Answer: There are a variety of issues that may come into play. Even plants with long flowering seasons will take breaks. Plants that like full sun, such as the bougainvillea and lantana, may not be getting enough. Full sun is generally 8 hours per day. Hibiscus, on the other hand, benefits from protection from the hottest part of the day, such as some filtered light. As for annuals like marigolds, if you happen to plant, say a cool season flower, just before the warm season begins, it won't last long. There are two distinct growing seasons in the low desert with different annuals thriving in each season. There's a cool season from approximately the end of September through April. Annuals can be installed from late September to February. Some gardeners prefer to wait until October, as cooler temperatures also help kill off whitefly populations which can quickly decimate plants. The warm season starts with planting in mid to late February. Some plants will make it through the summer's heat; others will end their growth when the heat arrives in May or June. As for whether that's enough water, I can't say. It depends on how much water the soaker hose puts out, soil conditions, weather, etc. Here's some basic info on watering plants in the desert that will help you determine whether your watering needs adjustment. As a general guideline, most landscape plants, such as you have, shouldn't need daily watering.
Running drip several times a day is not effective because the root ball doesn?t get moistened. For example, an emitter that puts out one gallon per hour would only put a quart of water on the ground in 15 minutes. For mature trees, water should soak 3 feet deep; for newly planted trees, about 2 to 2.5, depending on the size/depth of the rootball when it was planted. I've included some info on watering below:
Use a soil probe (any long, pointed piece of metal or wood to poke into the soil) to check how far water has penetrated. The probe moves easily through moist soil, but stops when it hits hard dry soil. There are numerous variables involved for watering schedules, such as type of soil, how fast or slow it drains, sun and wind exposure at your site, temperature, age and condition of the plants and much more. Use the information above to determine how moist the soil is before automatically applying more water. It's essential that you allow your drip system to run long enough for water to penetrate the appropriate depth. Depending on the size emitters, soil type, etc. this might take several or many hours.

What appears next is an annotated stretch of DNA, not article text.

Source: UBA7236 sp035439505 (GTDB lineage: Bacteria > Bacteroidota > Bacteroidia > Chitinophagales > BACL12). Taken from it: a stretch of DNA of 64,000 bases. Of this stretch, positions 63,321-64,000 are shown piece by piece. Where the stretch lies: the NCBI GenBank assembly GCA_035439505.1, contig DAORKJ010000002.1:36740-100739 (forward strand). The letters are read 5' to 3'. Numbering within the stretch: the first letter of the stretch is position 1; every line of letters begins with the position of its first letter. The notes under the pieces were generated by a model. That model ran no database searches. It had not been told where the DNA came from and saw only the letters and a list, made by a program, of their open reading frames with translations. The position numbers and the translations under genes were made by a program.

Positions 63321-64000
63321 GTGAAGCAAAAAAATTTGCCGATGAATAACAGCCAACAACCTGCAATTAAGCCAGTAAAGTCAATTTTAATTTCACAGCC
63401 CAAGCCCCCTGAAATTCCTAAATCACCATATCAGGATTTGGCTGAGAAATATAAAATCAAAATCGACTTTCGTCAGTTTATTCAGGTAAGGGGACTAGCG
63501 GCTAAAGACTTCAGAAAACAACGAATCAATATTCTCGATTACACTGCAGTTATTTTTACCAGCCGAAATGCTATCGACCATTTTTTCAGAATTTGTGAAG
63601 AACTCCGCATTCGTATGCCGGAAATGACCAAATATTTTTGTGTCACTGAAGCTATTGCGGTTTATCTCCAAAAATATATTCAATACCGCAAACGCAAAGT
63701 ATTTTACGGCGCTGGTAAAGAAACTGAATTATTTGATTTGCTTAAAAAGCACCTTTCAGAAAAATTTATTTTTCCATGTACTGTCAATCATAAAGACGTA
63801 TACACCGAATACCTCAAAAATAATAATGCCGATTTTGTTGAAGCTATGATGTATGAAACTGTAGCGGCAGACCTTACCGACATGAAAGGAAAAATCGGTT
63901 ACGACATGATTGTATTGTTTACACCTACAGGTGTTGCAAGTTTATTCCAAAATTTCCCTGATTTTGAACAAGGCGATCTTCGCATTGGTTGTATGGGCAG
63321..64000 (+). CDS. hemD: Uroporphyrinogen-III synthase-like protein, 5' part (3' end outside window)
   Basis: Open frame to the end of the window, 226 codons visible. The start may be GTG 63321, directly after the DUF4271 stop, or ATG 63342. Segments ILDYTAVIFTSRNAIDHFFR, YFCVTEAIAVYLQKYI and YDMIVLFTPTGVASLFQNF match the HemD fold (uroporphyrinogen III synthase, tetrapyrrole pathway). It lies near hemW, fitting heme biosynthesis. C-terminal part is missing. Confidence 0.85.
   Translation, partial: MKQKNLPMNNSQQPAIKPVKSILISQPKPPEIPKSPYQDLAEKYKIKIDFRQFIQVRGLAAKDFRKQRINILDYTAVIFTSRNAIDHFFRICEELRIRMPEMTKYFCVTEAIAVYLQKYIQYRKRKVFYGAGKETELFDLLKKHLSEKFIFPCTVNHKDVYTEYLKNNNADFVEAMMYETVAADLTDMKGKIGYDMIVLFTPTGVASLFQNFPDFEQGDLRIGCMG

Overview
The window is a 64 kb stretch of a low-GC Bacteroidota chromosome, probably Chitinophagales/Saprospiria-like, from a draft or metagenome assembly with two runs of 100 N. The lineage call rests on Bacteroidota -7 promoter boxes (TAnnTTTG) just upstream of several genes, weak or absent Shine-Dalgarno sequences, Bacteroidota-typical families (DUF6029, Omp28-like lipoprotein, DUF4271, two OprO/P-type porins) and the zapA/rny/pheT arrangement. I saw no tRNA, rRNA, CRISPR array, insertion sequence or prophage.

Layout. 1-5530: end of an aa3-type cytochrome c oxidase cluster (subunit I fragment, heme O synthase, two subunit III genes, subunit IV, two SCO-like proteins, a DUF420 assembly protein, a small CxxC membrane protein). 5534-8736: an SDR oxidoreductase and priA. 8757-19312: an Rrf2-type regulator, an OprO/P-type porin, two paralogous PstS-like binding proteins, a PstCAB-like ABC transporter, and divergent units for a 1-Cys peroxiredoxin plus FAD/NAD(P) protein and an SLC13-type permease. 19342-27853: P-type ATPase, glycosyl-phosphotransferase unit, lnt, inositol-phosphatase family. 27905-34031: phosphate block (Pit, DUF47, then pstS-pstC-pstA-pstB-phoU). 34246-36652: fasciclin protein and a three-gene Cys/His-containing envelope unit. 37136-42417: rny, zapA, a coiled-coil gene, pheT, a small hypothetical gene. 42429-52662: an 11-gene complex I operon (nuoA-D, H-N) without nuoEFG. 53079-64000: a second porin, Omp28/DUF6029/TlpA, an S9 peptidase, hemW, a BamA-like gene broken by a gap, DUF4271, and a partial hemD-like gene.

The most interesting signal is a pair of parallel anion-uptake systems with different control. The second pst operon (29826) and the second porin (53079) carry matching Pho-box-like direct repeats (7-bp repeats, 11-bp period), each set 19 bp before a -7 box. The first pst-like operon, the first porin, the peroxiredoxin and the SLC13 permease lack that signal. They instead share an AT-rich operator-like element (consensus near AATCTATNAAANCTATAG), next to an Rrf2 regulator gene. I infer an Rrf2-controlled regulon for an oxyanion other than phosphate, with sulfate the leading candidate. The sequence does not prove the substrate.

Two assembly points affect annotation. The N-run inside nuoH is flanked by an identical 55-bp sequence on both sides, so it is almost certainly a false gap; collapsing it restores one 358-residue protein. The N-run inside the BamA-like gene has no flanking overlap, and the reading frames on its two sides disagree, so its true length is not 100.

Use the 1-2-3 Rule as an easy method to remember how much water to apply. Small plants with shallow root systems, such as perennials, veggies, herbs, cacti, succulents have roots that reach about 1 foot deep, so water needs to penetrate that far. When the top 1 inch of soil dries out, it's usually time to water again. Shrubs have root systems that are 2 feet deep so water needs to soak 2 feet deep. When the top 2 inches of soil dries out, it's time to water. Trees are 3 feet deep. As plants establish root systems, the time between waterings can be lengthened, but it is always essential to water to the same depth. So you are applying the same amount of water with each irrigation regardless of the time of year, but the frequency changes. As warm weather arrives, you need to water more frequently than during winter.
Desert soil and water both contain salts, which can accumulate in the root zone over time. This salt buildup forms where the water stops penetrating. Short periods of watering cause salts to build up in the top layers of soil and damage or kill your plant. Salt burn shows up as yellowing, browning along leaf edges, and leaf drop. Deep watering?or leaching?prevents this by flushing the salts past the root zone. Always water slowly, deeply and as infrequently as possible.
Here are some desert-adapted vines:
Pink trumpet vine (Podranea ricasoliana) blooms in summer and fall. Needs significant support.
Cat's claw vine (Macfadyena unguis-cati) blooms in spring (yellow)
Lady Bank's Rose (Rosa banksiae) blooms in spring (white or creamy yellow depending on variety.) There's an absolutely enormous one in bloom right now at Boyce Thompson hanging above the herb garden. I'm sure there are others closer to home, but if you get out there, take a look.
Queen's Wreath (Antigonon leptopus) blooms summer and fall (coralish-reddish sprays). Frost sensitive but comes back.
Yellow Morning Glory (Merremia aurea) blooms spring (yellow)
Passionvine (Passiflora spp.) Food for larval stage of butterflies.
Hardenbergia. blooms in February/March with narrow purple clusters, somewhat lilac-like.
Snail vine (Vigna caracalla). blooms in spring/summer with lavender flowers. Frost sensitive, but comes back.
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